Presentation on theme: "Temperature Controlled Rate Studies of Co(salen) Reversible Oxygen Binding By Philip Chuang."— Presentation transcript:
Temperature Controlled Rate Studies of Co(salen) Reversible Oxygen Binding By Philip Chuang
Background Information Co(salen) is Cobalt N,N’-bis (salicylaldehyde) ethylenediamine Ability to reversibly bind oxygen discovered by Tsumaki in A square planar dioxygen carrier Exists in both an Active and Inactive state Interested in Effect of Temperaturee on Rate in: –Oxygenation of Inactive Co(Salen) in DMSO [(DMSO)Co(Salen)] 2 + O 2 [(DMSO)Co(Salen)] 2 O 2 –Deoxygenation of Active Co(salen) in CHCl 3 Co(Salen)O 2 Co(Salen) + O 2
Active State vs. Inactive State Active State binds Oxygen readily Dimeric Form coordinates between Cobalt centers. 2 Binds Oxygen in polar aprotic solvents Dimeric Form coordinates Co and O. 3 Diagram from Reference 3Diagram from Reference 2
Hypothesis The Rate of Oxygen Binding and Dissociation increases with Higher Temp. More specifically: –The Rate of Inactive Co(salen) Oxygenation will Increase with Temperature in DMSO. –Rate of Active Co(salen) Deoxygenation will Increase with Temperature in chloroform.
Synthetic Method Synthesis of Inactive Co(salen) –1 eq. ethylenediamine added to 2 eq. Salicylaldehyde in boiling ethanol, for 4 min. –1 eq. Salen product (from above) refluxed in ethanol under Argon, 1 eq. Cobalt Acetate in H 2 O added via addition funnel – Stirred and kept in 70 0 C Water bath for 1 hour Synthesis of Active Co(salen) –Same methods as Inactive, but no hot water bath Procedure derived from Reference 4
UV-Vis UV-VIS of Inactive Co(salen) in DMSO in atmosphere UV-Vis of Inactive Co(salen) in DMSO in N 2 from literature 5 The UV spectra indicates that the Inactive product was obtained. Differences between UV spectra likely due to availability of Oxygen in the DMSO solution
H-NMR H-NMR of Active Product in dDMSOH-NMR of Inactive Product in dDMSO -The H-NMRs did not correspond to predicted H-NMRs -Conclusive Identification from H-NMR unobtainable -Future improvement: prepare H-NMR in inert atmosphere, include C 13 NMR
IR Spectra IR Spectra of inactive Co(salen) from Unniversity of Wimona 6 IR spectra of Inactive Co(salen) With the exception of the C-H peak at 3000, and the nujol peaks at 1500, 1400 and 700 cm -1 look similar Further reinforces likelihood of obtaining Inactive Product
UV-Vis Kinetics Results pt.1 Absorbance vs Time graph of oxygenated Co(salen) in CHCl 3 at 15 0 C Absorbance vs. Time graph of oxygenated Co(salen in CHCl 3 at 15 0 C, excluding first 8 data points The first 8 data points were removed Not enough time given to allow temperature to equilibrate
UV-Vis Kinetics Results pt. 2 Absorbance vs. Time graph of oxygenated Co(salen) in CHCl 3 at 50 0 C Absorbance vs. Time graph of oxygenated Co(salen) in CHCl 3 at 50 0 C without first 8 data points Again, the first 8 data points were discarded. Not enough time was given for temperature to equilibrate
UV-Vis Spectra Results pt. 3 -LN Absorbance vs Time plot for 15 0 C deoxygenation of Inactive Co(salen) -LN Absorbance vs. Time plot for 50 0 C deoxygenation of Inactive Co(salen) The slope of the –LN Absorbance vs. Time plot yields the rate constant of a first order reaction.
UV-Vis Kinetics Results pt. 4 Absorbance vs. Time plot for Inactive Co(salen) in DMSO at 15 0 C -LN Absorbance vs. Time plot for Inactive Co(salen) in DMSO at 15 0 C No Data points were removed For the DMSO runs, temperature was allowed to equilibrate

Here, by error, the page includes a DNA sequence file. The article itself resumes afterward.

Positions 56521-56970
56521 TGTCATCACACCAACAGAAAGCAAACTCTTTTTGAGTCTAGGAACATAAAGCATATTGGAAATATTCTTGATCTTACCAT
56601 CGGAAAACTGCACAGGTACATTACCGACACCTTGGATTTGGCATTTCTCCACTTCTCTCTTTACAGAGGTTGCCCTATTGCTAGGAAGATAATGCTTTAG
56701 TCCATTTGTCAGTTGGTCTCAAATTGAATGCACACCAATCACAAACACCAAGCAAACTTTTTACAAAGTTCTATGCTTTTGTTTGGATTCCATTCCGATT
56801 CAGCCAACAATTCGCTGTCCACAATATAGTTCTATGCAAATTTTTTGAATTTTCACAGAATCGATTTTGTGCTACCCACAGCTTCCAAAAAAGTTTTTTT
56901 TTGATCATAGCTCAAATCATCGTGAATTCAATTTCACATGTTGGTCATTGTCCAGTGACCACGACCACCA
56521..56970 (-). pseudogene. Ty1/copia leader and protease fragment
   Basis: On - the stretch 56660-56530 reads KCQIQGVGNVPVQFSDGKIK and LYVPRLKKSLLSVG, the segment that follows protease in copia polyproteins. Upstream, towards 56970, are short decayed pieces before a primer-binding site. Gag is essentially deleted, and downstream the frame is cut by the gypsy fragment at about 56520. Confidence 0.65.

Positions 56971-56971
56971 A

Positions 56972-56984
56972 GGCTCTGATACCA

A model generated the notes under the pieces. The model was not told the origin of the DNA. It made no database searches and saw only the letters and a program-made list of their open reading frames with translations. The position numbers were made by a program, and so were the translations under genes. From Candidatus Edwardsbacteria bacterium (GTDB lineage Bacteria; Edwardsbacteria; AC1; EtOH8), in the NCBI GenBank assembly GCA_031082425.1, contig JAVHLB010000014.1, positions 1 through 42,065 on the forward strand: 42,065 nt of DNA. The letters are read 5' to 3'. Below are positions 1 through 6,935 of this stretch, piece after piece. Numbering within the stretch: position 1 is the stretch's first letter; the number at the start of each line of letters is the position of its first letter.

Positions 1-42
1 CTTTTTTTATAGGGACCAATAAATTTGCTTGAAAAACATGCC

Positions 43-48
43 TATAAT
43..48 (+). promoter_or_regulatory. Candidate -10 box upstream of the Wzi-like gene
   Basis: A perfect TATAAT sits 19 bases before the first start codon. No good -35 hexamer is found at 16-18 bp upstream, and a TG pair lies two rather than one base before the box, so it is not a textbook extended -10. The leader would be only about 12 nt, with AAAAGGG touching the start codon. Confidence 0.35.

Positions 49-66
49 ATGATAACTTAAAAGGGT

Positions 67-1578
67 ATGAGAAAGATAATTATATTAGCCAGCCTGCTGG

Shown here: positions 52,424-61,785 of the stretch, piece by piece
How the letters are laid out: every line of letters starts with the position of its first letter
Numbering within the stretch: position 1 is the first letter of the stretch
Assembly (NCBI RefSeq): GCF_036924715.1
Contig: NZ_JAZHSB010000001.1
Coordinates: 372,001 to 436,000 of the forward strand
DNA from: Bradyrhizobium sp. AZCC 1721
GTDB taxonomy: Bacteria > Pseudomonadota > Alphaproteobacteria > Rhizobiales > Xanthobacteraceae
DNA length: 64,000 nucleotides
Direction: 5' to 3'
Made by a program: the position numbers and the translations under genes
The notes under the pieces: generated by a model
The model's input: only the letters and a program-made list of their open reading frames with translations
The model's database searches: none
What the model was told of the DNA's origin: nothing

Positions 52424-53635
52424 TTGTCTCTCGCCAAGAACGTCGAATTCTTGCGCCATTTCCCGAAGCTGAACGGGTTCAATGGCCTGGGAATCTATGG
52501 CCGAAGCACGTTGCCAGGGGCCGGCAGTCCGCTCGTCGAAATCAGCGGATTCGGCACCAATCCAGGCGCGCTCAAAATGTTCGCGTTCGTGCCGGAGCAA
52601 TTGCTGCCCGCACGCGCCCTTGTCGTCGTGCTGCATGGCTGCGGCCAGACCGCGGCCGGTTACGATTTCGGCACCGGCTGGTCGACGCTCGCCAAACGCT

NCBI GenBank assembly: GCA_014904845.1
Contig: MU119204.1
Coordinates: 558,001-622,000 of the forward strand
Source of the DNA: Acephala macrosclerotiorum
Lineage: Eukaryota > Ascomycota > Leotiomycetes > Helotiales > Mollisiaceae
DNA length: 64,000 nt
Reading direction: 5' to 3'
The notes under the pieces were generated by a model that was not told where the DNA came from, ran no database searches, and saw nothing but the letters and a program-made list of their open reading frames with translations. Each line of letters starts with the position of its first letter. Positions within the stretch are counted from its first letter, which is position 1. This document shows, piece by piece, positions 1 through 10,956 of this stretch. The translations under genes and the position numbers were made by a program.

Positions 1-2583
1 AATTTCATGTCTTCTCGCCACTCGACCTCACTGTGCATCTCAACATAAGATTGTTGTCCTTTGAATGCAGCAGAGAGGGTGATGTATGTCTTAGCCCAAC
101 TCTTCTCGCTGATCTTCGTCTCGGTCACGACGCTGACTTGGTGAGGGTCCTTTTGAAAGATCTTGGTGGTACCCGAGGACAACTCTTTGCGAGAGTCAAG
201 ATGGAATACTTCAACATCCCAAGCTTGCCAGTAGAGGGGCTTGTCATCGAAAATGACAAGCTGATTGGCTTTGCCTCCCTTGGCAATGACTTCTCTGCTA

UV-Vis Kinetics Results pt. 5 Absorbance vs. Time graph of inactive Co(salen) in DMSO at 50 0 C Result was not workable, rate could not be calculated Possible explanations in Discussion Section
Discussion When LN Absorbance vs. LN Time plotted (not pictured), linearity observed Indicated a first order reaction: –R = k[A] -d[A]/dt = k[A] –-d[A]/[A] = k Integrate to get LN [A] = -kt –Thus k = -LN [A] /t This method used to attain reaction rates from results Decreasing absorbance indicative of oxygen complex formation 5
Discussion k = /s for oxygenated Active Co(salen) in CHCl 3 at 15 0 C in atmospheric conditions –Validity in question due to low correlation coefficient k = /s for oxygenated Active Co(salen) in CHCl 3 at 15 0 C in atmospheric conditions k = /s for inactive Co(salen) in DMSO at 15 0 C k could not be determined for inactive Co(salen) in DMSO at 50 0 C –Possible Reason: Reaction has finished –Supported by the lower absorbance compared to the 15 0 C sample.
Conclusions Data supports hypothesis for increased rate of Oxygen Dissociation for Oxygenated Co Active Co(salen) at increased temperatures Not enough data to support or disprove hypothesis for increased rate of Oxygen uptake in Active form of Co(salen at increased temperatures. Future Considerations: –Prepare NMRs and UV-Vis solutions in an inert glovebox using a sealable cuvette –Take the C 13 NMR to better characterize products –Run more samples at different temperatures to give better overall picture
References 1.T. Tsumaki, Bull. Chem. Soc. Jpn., 13, 252 (1938). 2.Schaefer, W. P., and Marsh, R. E., Acta Crystallogr., B25, 1675 (1969) 3.Bruckner, S.,Calligaris, M., Nardin, G., and Randaccio, L., Acta Crystallogr., B25, 167 (1969) 4.Bailes, R. H., and Calvin, M., J. Amer. Chem. Soc., 69, 1886 (1947) 5.B. Ortiz, and Park, S., Bull. Korean Chem. Soc. 21, 4, (2000)
Acknowledgements I’d like to thank Ankur for always being available to help me at all hours of the day Simone for being a big help during the lab sessions and being ridiculously funny Professor Roth for allowing me to use her temperature controlled UV-Vis and giving us a cool, albeit hard final project that taught us to make use of the journal articles available to us Finally my fellow students for being ever supportive and cheery